As one who follows the NYS Legislature often, I’m distressed to learn that the enabling legislation does not provide for acquiring those many tempting acres intended to offset the loss of Lot 8. That’s the one most likely reason I’d vote against Proposition 5. The Legislature is so dysfunctional that it is literally impossible to predict what they’ll pass, let alone when, no matter how greatly a proposal is desired or despised. It is distressingly likely that if Prop5 passes we will have NEITHER Lot 8 nor any new acquisition. That kind of failure-of-quid-pro-quo happens constantly in Albany.

    I don’t buy the “reclamation” promise either, but that’s due to Mother Nature’s realities.

    Dave Gibson is refreshingly honest in admitting that the recreational value of the planned acquisitions might be ample, but that’s not so important if one’s goal is conservation over recreation.
    My problem is, now I want both. I don’t think I’ll be satisfied unless and until a way is found to both keep Lot 8 and acquire those lowland rivers, forests and trails. I say, let’s aspire!

  7. Paul says:

    Dave, Have the scientists at the Natural Heritage Program analyzed this parcel? (the TNC people doing ecosystems analysis for the DEC)

    http://www.dec.ny.gov/animals/29338.html

    I would assume that they are the folks that could determine the true value ecologically of these 200 acres and why they would be better to preserve than some other 1500 acres. With all due respect are you and Dan scientists that should be making this type of determination?? I have a science background (in Biology) and I know quite a bit about ecosystems but I would not pretend to make a call like this. Are you guys really comfortable making this determination based on just looking at the land? Bill’s comments on the fact that there are poplars there really makes my wonder about this land?

    • David says:

      I find it interesting that this is being framed as an either 200 acres or 1500 acres. In reality it should be 1700 acres or 1500 acres. If the amendment passes 200 acres of prime forest preserve land will be ruined. If it doesn’t pass the other land won’t be ruined. If the other land is ecologically valuable, buy the it, don’t make a deal with NYCO Just my thoughts.

      • Paul says:

        David, I see your point. But the state has the opportunity to get it with this deal. Without it the land could be sold, even to a mining company, instead.

  8. Re: Tony Goodwin’s comments – Tony, the comparison of the TNC Finch lands deal to the NYCO deal is absurd – apples to oranges. In fact, it makes our point. The Finch TNC lands went through the NY State Open Space Planning process – fully vetted and purchased appropriately from a willing seller – not as part of a damaging landswap that weakens the Article XIV covenant of “Forever Wild” as in the NYCO case.

    Re: Paul’s good question about poplars on the site – more specifically bigtooth aspens. There are very few on the site – we found one older individual that gain high canopy status by taking advantage 90 years ago or so of a canopy opening. This is not abnormal to see a few older growth big tooth aspens survive in both old growth northern hardwood and boreal forests to reach high canopy while the trees that surround it, as in this case, are over 200 to as much as 300 years old.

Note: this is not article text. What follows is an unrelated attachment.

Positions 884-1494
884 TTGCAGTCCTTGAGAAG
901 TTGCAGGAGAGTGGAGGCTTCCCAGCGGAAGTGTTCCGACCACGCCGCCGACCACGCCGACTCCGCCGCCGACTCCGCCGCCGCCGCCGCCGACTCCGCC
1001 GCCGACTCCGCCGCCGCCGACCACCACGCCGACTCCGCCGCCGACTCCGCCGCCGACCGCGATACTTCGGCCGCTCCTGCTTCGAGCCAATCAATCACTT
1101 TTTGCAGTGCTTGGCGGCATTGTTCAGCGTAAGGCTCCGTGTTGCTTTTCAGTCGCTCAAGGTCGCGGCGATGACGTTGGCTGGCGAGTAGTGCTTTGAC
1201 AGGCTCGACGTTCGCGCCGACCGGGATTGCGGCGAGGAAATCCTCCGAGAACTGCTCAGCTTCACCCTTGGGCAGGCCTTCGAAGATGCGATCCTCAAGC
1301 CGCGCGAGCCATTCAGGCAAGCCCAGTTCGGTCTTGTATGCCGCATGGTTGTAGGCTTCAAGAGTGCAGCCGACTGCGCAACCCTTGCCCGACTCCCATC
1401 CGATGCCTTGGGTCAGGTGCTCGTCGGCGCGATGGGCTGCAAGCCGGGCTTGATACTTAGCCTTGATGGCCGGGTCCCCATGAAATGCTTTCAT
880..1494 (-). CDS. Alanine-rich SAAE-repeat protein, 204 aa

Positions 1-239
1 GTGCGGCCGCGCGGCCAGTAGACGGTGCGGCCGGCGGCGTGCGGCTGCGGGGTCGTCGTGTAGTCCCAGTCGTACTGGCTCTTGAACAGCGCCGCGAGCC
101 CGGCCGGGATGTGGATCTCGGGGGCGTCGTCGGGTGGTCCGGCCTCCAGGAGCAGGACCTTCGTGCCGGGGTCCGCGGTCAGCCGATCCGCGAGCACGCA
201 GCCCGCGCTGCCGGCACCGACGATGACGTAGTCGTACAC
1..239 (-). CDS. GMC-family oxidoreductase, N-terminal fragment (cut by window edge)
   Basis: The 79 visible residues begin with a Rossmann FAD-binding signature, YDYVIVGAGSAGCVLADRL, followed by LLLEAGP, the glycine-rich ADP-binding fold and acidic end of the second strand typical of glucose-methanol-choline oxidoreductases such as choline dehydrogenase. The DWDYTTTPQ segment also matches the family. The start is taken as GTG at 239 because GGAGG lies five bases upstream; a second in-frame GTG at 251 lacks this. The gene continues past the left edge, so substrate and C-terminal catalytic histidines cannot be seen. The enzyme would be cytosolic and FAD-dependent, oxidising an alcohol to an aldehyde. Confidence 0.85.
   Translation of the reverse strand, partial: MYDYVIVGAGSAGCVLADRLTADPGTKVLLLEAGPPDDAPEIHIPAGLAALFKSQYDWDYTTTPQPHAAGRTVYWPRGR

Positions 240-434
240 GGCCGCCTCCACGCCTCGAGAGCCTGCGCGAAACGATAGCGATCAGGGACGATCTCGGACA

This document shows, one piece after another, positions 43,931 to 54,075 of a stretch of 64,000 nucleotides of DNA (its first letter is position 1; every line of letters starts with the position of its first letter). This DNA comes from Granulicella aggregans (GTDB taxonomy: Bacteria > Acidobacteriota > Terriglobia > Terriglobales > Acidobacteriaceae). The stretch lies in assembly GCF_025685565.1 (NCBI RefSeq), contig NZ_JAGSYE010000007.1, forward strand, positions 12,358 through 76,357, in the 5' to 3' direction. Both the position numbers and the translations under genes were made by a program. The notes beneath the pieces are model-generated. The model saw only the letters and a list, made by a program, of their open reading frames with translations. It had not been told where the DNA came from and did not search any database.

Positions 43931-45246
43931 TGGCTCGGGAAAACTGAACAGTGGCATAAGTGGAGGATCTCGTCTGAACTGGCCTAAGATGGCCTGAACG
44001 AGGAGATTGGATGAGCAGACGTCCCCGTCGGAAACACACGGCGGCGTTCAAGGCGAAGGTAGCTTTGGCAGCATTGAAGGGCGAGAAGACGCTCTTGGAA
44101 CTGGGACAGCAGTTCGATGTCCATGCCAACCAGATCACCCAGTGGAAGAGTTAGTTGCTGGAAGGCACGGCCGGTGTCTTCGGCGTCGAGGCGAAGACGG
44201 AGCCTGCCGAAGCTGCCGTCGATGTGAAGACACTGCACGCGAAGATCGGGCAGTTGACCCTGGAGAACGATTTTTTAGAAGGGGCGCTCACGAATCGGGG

The principle issue is not old growth or not, but in the very fact: shall we as a People believe in “Forever Wild” or shall “forever” be relegated at the whim of corporate desire and self-interest in mineral rights beneath state forest preserve lands. To this, the People of New York State given our long legacy and global model or protected wilderness forests, must say no to proposition 5 on November 5th.

    • Paul says:

      I think that the majority of New Yorkers probably think that a change in the law that requires the Forest Preserve to grow in size is something good for “Forever Wild” not something that is bad for it. I guess we will see. Personally I am going to vote NO since I don’t think that NYS needs more land in the Forest Preserve. I think we have already reached a goods balance of public and private land in the Adirondacks. Right now folks are just arguing over the crumbs left on the table.

    • Paul says:

      I don’t think that the comparison that Tony makes is absurd. Those transactions benefit a private corporation. This transaction benefits a private corporation. Those transactions have a public benefit with the growth of the Forest Preserve. This transaction has public benefits in that it grows the forest preserve. Those transactions were vetted. This transaction was vetted. Those transactions involved a willing seller and willing buyers. This transaction involves willing sellers and buyers.

    • Paul says:

      “The principle issue is not old growth or not”

      Then why do you guys state it this way on your website?

      “destroying 200 acres of dynamic old growth forests”

      It sounds like the facts tell us that this is a false statement?

      You gotta be honest with people no matter which way you want something to go. But this might spin well with some voters.